Guided Lessons
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# Equivalent Fractions Using Area Models

Teach your students to create equivalent fractions by multiplying by different fraction forms of 1 whole like 2/2 or 4/4. This lesson also includes drafts of area models.
Need extra help for EL students? Try the The Missing Numerator in Equivalent Fractions pre-lesson.
EL Adjustments
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Need extra help for EL students? Try the The Missing Numerator in Equivalent Fractions pre-lesson.

Students will be able to create equivalent fractions by multiplying by different fraction forms of 1 whole and draft an accompanying area model.

The adjustment to the whole group lesson is a modification to differentiate for children who are English learners.
EL adjustments
(5 minutes)
• Ask your class what is 6 x 1 and 21 x 1? Continue until they realize that any number you give, multiplied by 1, results in the number itself.
• Tell your students that this concept has a name, the identity property, and in this lesson, we will use this concept as we generate equivalent fractions. Equivalent means of equal value.
(10 minutes)
• Explain to your class that the lesson's goal is to generate equivalent fractions by multiplying a fraction by 1, but 1 in fraction form, where 1 is expressed as a fraction.
• Point out that the identity property states a number remains the same, or equivalent, when multiplied by 1. Even though 1 may take different forms, when multiplied by a fraction the value remains the same.
• Show your students an area model display of 22 = 1 as a rectangle, split in half with both sides shaded. Note how the rectangle is in 2 parts: ½ shaded + ½ shaded = 1 whole shaded. Repeat demonstrations for 33 and 44.
• Write the fraction 23 x 1 on the board, then write 23 x 22 just below it. Have students turn and tell a neighbor what the two expressions have in common. Share reponses as a whole class, and note connections that 22 is equivalent to 1.
• Present the expression 23 x 22 to your class.
• In front of your students, draft an area model for the equation, by drawing a rectangle partitioned as ⅔ vertically shaded. Share with your students that by multiplying by two halves, you want two equal parts of a whole. Cut the ⅔ area model in half horizontally (because you want two equal parts of a whole) with a dotted line.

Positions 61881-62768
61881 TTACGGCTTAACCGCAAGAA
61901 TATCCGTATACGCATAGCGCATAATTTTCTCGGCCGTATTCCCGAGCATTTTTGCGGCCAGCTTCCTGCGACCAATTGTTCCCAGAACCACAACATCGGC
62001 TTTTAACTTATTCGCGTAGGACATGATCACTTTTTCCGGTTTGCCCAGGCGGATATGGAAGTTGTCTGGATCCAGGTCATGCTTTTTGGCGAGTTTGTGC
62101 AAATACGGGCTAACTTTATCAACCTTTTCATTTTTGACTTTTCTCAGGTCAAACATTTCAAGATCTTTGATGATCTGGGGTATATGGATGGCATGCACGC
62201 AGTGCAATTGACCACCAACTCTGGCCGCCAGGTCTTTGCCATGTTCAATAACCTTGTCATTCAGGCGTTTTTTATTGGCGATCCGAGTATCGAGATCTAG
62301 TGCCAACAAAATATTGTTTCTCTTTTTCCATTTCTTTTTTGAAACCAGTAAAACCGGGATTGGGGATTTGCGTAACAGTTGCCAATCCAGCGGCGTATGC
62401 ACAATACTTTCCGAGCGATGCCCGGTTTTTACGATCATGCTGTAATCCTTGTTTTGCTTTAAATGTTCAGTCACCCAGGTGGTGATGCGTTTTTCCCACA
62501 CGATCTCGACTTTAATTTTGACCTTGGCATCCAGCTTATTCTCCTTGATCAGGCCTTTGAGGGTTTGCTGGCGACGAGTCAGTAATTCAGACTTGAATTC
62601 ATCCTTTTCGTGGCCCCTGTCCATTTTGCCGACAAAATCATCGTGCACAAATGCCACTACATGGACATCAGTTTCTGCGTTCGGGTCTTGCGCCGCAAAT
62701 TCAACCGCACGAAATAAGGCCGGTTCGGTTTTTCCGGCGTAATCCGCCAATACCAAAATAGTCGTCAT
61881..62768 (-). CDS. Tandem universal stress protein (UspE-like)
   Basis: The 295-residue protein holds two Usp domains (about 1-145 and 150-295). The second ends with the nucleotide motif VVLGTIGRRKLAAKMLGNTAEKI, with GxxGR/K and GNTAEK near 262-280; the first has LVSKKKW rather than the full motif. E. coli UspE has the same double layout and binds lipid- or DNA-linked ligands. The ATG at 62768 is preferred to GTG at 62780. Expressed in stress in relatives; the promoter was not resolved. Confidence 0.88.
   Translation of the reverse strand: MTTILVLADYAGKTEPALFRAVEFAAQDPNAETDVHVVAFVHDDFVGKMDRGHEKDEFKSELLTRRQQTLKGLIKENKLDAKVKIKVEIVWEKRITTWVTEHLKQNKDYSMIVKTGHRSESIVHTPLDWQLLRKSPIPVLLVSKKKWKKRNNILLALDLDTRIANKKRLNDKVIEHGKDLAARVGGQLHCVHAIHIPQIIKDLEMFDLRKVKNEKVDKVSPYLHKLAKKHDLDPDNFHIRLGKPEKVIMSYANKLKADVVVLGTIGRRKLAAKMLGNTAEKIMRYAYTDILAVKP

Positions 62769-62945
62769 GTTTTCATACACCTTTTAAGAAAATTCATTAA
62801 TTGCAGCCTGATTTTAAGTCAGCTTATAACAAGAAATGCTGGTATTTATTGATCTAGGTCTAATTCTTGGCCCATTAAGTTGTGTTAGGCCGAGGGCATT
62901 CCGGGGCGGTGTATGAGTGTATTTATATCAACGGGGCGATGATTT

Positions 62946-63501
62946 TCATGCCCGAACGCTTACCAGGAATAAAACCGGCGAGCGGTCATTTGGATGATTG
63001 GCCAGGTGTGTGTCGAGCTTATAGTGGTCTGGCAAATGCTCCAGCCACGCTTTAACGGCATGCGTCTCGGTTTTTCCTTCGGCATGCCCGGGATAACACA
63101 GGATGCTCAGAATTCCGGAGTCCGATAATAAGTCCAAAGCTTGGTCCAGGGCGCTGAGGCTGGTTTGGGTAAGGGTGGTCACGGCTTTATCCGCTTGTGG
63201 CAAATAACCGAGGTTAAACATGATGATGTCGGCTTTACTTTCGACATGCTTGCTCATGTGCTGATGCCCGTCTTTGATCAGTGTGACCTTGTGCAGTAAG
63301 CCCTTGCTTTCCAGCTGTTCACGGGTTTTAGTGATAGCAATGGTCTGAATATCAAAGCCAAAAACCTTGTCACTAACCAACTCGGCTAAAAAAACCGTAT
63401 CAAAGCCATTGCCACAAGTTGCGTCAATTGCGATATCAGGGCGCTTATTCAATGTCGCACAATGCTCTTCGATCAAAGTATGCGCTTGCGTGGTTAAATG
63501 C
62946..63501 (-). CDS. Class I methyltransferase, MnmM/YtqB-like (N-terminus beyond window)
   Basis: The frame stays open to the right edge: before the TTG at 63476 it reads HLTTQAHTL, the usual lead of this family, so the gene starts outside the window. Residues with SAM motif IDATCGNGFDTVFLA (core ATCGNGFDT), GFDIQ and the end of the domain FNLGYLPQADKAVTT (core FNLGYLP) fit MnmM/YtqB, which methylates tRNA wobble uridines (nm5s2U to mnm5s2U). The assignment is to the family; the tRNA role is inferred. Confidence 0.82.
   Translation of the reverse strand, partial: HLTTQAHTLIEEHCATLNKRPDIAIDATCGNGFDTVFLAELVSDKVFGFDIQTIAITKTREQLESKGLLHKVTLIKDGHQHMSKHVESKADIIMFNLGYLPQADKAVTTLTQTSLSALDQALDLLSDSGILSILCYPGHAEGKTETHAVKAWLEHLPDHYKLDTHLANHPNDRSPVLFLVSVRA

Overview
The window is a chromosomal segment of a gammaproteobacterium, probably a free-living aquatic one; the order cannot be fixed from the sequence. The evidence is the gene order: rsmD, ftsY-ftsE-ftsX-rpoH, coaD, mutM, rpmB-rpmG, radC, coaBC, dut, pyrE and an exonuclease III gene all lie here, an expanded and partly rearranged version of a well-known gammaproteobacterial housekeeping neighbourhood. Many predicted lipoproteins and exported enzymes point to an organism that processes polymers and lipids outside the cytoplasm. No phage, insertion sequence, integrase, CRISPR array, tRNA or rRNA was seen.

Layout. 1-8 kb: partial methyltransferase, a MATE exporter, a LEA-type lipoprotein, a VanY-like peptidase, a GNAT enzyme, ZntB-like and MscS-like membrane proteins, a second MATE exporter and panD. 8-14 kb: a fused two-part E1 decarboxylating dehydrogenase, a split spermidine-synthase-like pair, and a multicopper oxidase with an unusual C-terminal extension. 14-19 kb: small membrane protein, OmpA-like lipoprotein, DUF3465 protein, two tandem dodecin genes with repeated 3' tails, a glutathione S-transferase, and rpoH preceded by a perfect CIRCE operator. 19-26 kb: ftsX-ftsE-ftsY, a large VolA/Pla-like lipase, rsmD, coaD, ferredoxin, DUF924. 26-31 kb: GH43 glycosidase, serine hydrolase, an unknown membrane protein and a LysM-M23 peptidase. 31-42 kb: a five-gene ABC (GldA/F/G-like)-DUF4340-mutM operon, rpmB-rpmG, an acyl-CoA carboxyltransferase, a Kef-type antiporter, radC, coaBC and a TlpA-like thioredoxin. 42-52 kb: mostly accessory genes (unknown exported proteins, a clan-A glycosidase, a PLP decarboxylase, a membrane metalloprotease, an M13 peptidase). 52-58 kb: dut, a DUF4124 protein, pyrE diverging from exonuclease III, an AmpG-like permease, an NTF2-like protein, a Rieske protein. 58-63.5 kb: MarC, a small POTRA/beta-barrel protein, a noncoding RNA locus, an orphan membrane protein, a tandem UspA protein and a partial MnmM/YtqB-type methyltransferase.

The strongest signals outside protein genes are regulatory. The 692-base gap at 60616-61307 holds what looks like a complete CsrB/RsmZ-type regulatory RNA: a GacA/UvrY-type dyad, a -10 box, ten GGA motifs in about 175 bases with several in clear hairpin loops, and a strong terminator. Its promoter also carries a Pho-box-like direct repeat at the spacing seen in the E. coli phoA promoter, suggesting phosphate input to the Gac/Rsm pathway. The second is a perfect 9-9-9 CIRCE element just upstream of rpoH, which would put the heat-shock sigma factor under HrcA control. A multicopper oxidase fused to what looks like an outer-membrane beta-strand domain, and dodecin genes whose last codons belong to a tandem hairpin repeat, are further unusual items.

• The result shows 4 equal parts shaded out of 6. Hence, 23 x 22 = 46.
(10 minutes)
• Enlist your students to solve the equations of 23 x 33 and 23 x 44, along with drafted area models for each. Make sure your students record their work in their math journals or on their papers.
• Summarize with your class how you've shown the equivalent fractions for 23 as: 46, 69, and 812 (all by multiplying with different fraction forms of 1).
• Review the fraction forms of 1 used (i.e., 22, 33, and 44), noting that any fraction with the same numerator and denominator is equivalent to 1 whole.
(15 minutes)
• Present the following fractions on the board: ¼, ⅓, ⅖, ⅗, 26.
• Assign your students to show 2 equivalent fractions for each by multiplying with different fraction forms of 1, and to demonstrate each with area models.

Support

• Post a chart with steps to drafting equivalent fractions:
• Step one: Write 1 in an equivalent fraction form like 2/2, 3/3, or 4/4.
• Step two: Multiply the fraction you want an equivalent form of times a fractional form of 1.
• Step three: Draft an area model.
• Refer students to the poster with a study buddy (using their notes as well).
• See resources for multiplying fractions with fractions for students who need additonal practice.

Enrichment

• Challenge students to use equivalent fraction representations for 1 using digits larger than 6.
• Interactive whiteboards make for an engaging presentation for drafting area models with students.
(5 minutes)
• Write the following three fractions on the board: ½, 22, and 33. Ask your students to tell you which of them is a fractional equivalent to 1. Follow up with what an equivalent fraction would be for ⅜ , using the proper fractional equivalent to 1 (i.e., 22 x ⅜ would be 616 or ⅜ x 33 would be 924).
(10 minutes)
• Have your class place their work on their desks and perform a "gallery walk." This is where students tour the class, view one another's work in silence, then return to their seats. Tell them they will be asked to share one thing they noticed or had questions about during the walk.
• Hold a discussion with your students about what they noticed, learned, liked, and had questions about. Make sure to note academic language and review the lesson's objective.

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